A multi-state outbreak of urinary tract infections caused by drug-resistant Escherichia coli was probably due to consumption of a contaminated food product of animal origin, such as meat or milk, according to an article in the Jan. 15 issue of Clinical Infectious Diseases, now available online.
Urinary tract infections, or UTIs, are one of the most common infections in women. Although they are not typically considered "outbreak" diseases, it is likely that a cluster of UTIs resulting from the same drug-resistant strain of the bacterium E. coli came from a single source, such as a food animal.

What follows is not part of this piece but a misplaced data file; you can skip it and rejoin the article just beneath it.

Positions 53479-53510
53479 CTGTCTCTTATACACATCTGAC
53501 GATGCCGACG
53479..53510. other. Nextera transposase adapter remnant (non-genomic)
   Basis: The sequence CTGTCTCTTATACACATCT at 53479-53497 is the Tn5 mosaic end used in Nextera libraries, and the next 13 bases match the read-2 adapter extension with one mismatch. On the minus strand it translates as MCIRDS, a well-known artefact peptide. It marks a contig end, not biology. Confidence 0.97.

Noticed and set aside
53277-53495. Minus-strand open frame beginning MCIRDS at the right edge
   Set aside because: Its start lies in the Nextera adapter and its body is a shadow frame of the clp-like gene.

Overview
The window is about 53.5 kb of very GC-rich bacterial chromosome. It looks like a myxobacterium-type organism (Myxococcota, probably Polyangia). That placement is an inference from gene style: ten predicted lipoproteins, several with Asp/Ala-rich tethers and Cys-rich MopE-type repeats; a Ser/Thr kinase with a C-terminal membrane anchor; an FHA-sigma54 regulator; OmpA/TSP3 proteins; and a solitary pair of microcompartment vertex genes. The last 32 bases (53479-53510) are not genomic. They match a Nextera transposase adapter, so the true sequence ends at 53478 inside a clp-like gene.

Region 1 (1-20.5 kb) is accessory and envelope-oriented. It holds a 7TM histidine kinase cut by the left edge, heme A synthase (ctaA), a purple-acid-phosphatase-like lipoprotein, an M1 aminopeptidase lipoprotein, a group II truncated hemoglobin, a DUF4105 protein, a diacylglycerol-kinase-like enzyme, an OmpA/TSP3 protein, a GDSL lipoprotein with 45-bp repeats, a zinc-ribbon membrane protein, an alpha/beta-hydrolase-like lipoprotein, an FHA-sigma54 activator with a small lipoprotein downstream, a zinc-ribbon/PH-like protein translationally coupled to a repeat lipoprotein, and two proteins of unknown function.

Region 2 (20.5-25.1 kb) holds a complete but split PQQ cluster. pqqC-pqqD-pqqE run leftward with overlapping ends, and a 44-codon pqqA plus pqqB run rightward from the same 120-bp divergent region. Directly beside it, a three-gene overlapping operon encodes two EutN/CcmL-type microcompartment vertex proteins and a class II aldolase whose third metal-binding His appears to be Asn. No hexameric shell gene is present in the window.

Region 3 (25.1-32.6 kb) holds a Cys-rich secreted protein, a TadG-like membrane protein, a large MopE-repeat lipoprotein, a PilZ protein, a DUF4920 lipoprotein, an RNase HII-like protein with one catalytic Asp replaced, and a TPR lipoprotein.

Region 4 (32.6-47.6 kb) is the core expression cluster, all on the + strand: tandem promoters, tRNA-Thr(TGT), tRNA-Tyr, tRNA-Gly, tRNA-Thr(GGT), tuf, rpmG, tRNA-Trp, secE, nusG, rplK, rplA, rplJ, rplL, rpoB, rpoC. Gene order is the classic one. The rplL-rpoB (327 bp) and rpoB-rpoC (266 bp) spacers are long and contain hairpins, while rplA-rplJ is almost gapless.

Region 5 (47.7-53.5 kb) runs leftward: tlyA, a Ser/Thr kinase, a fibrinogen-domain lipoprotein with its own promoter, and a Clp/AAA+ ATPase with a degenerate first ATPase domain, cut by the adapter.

Between October 1999 and January 2000, a single strain of E. coli was discovered to be responsible for drug-resistant UTIs in university communities in California, Minnesota, and Michigan. Researchers studied nearly 500 specimens of E. coli obtained from non-human sources such as cows, turkeys, dogs, sheep, and water. They found that one-quarter of the specimens were microbiologically indistinguishable from comparable human strains of E. coli. A more refined test showed that, of the drug-resistant specimens, one from a cow had a 94 percent similarity to a UTI-causing human strain of E. coli. The researchers concluded that the cause of the outbreak was probably foodborne.
Steve Baragona | EurekAlert!
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